"For the love of God," Elizabeth snapped, "I'm not going to marry a marquis. But the book might have some sort of useful advice in it, since I have to marry someone, and nobody is asking."
"Except Squire Nevins," Susan murmured, flipping through the pages.
Elizabeth swallowed down a little dash of bile. The thought of Squire Nevins touching her, kissing her ... it made her skin turn to ice. But if he was the only way she could save her family ...
She squeezed her eyes shut. There had to be something in that book that would teach her how to find a husband. Anything!
"This is really quite interesting," Susan said, plopping down on the carpet next to Elizabeth. "Listen to this: 'Edict Number One—”'
"Edict?" Elizabeth echoed. "There are edicts?"
“Apparently so. I say, this business of catching a husband is more complicated than I'd thought."
"Just tell me what the edict is."
Susan blinked and looked back down. " 'Be unique. But not too unique.' "
"What the devil does that mean?" Elizabeth exploded. "If that isn't the most ridiculous thing I've ever heard. I'm putting that book back tomorrow. Who is this Mrs. Seeton, anyway? Not a marchioness, so I don't see why I should listen—"
"No, no," Susan said, waving her arm at her sister without looking at her. "That's just the title of the edict. She goes on to explain."
"I'm not certain I want to hear this," Elizabeth grumbled.
"It's actually quite interesting." "Give me that." Elizabeth snatched the book back from her sister and read silently:
IT IS IMPERATIVE THAT YOU BE A WOMAN WHO IS WHOLLY UNIQUE. THE MAGIC THAT IS YOU MUST ENTRANCE YOUR LORD UNTIL HE CANNOT SEE THE ROOM BEYOND YOUR FACE.
Elizabeth snorted. " 'The magic that is you'? 'See the room beyond your face'? Where did this woman learn how to write? A perfumery?"
"I think the bit about the room and your face is rather romantic," Susan said with a shrug.
Elizabeth ignored her. “Where is the bit about not being too unique? Ah, here it is."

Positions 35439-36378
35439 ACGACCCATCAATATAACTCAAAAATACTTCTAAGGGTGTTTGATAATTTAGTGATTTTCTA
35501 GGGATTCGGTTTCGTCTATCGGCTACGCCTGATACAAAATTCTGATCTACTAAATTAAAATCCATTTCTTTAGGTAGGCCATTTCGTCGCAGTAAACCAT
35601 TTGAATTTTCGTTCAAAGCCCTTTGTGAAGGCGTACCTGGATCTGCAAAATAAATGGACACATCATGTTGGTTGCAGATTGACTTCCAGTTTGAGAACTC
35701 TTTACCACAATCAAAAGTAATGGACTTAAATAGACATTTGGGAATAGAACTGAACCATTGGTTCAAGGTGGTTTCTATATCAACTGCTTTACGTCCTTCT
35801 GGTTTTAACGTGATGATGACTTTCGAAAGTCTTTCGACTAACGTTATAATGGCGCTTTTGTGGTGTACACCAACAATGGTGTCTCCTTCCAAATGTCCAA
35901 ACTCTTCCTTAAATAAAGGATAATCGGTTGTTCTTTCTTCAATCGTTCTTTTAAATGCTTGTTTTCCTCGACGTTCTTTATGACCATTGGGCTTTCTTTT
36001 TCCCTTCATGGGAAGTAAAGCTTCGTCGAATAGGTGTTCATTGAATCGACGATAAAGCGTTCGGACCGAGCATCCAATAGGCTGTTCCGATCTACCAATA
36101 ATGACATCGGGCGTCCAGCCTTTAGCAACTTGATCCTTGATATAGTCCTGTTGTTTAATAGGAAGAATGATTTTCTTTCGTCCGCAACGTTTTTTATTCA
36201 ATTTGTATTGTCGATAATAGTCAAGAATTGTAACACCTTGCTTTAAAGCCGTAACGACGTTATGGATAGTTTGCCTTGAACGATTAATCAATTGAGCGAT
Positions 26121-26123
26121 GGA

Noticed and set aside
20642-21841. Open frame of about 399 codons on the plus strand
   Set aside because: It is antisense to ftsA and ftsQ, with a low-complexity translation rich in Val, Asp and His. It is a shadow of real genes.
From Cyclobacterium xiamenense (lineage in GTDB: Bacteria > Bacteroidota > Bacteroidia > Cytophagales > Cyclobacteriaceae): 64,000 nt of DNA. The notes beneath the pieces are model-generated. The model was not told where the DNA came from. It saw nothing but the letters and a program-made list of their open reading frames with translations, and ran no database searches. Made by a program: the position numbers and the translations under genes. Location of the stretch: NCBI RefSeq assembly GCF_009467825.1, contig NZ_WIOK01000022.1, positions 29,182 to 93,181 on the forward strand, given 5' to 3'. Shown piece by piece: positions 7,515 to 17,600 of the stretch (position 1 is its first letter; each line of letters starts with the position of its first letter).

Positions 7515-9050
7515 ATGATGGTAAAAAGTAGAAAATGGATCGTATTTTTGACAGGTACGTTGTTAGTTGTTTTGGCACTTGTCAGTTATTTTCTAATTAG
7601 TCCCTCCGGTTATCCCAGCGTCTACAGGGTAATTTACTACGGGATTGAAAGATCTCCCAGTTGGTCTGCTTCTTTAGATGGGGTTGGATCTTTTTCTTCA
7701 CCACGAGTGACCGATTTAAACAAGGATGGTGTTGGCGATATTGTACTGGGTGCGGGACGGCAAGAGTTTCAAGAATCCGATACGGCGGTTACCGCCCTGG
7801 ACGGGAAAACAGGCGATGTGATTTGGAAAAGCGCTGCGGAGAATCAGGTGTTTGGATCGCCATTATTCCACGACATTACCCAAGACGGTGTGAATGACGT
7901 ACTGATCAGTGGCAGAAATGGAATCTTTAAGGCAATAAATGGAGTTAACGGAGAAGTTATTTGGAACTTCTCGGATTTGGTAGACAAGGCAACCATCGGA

YOU MUST STRIVE TO CONTAIN YOUR UNIQUENESS SO THAT ONLY HE MAY SEE IT. YOU MUST PROVE TO HIM THAT YOU WILL BE AN ASSET AS HIS WIFE. NO LORD OF THE REALM WISHES TO BE SHACKLED TO EMBARRASSMENT AND SCANDAL.
"Did you get to the part about the shackles yet?" Susan asked. Elizabeth ignored her and kept on reading.
IN OTHER WORDS, YOU MUST STAND OUT IN A CROWD, BUT ONLY IN HIS CROWD. FOR HE IS THE ONLY ONE WHO MATTERS.
Elizabeth looked up. "There is a problem here." "There is?"
"Yes." She tapped her finger against her forehead, as was her habit whenever she was thinking hard on a subject. "All of this presupposes that I have set my sights on a single male."
Susan's eyes bugged out. "You certainly cannot set your sights on a married man!"
"I meant one particular man," Elizabeth retorted, swatting her sister on the shoulder.
"I see. Well, Mrs. Seeton does have a point. You cannot marry two."
Elizabeth pulled a face. "Of course not. But I should think I must indicate my interest in more than one if I am to secure a proposal. Didn't Mother always say we must not place all of our eggs in one basket?''
"Hmmm," Susan mused, "you have a point. I shall research the matter this evening."
“I beg your pardon?''
But Susan had already sprung to her feet and was dashing up the stairs. "I shall read the book tonight," she called out from the landing, "and I shall report to you in the morning."
"Susan!" Elizabeth used her sternest voice. "Bring that book back to me immediately."
"Have no fear! I shall have worked out our strategy by breakfast!" And the next thing Elizabeth heard was the sound of a key turning in a lock as Susan barricaded herself in the room she shared with Jane.
"Breakfast?" Elizabeth muttered. "Is she planning to skip supper, then?"
Apparently she was. No one saw hide nor hair of Susan, nor even heard the veriest peep from her room. The Hotchkiss clan numbered only three that night at the table, and poor little Jane couldn't even get into her room to go to bed and had to sleep with Elizabeth.
Elizabeth was not amused. Jane was a sweetheart, but she stole all the blankets.
When Elizabeth went down to breakfast the next morning, Susan was already at the table, little red book in hand. Elizabeth noted grimly that the kitchen showed no signs of use.
"Couldn't you have started breakfast?" she asked grumpily, searching the cupboard for eggs.
"I've been busy," Susan replied. "Very busy."
Elizabeth didn't reply. Blast. Only three eggs. She'd have to go without and hope that Lady Danbury was planning a hearty luncheon that day. She positioned an iron skillet on a tripod over the hearth fire and cracked the three eggs open.
Susan got the hint and started slicing bread for toast. "Some of these rules aren't so terribly difficult," she said as she worked. "I think even you could follow them."
"I am overwhelmed by your confidence in me," Elizabeth said dryly.
"In fact, you should begin practicing now. Isn't Lady Danbury going to host a party later in the summer? There will surely be prospective husbands in attendance."
"/ won't be in attendance."
"Lady Danbury doesn't plan to invite you?" Susan burst out, clearly outraged. “Well, I never! You may be her companion, but you are also the daughter of a baronet, and thus—"
"Of course she will invite me," Elizabeth replied evenly. "But I shall refuse."
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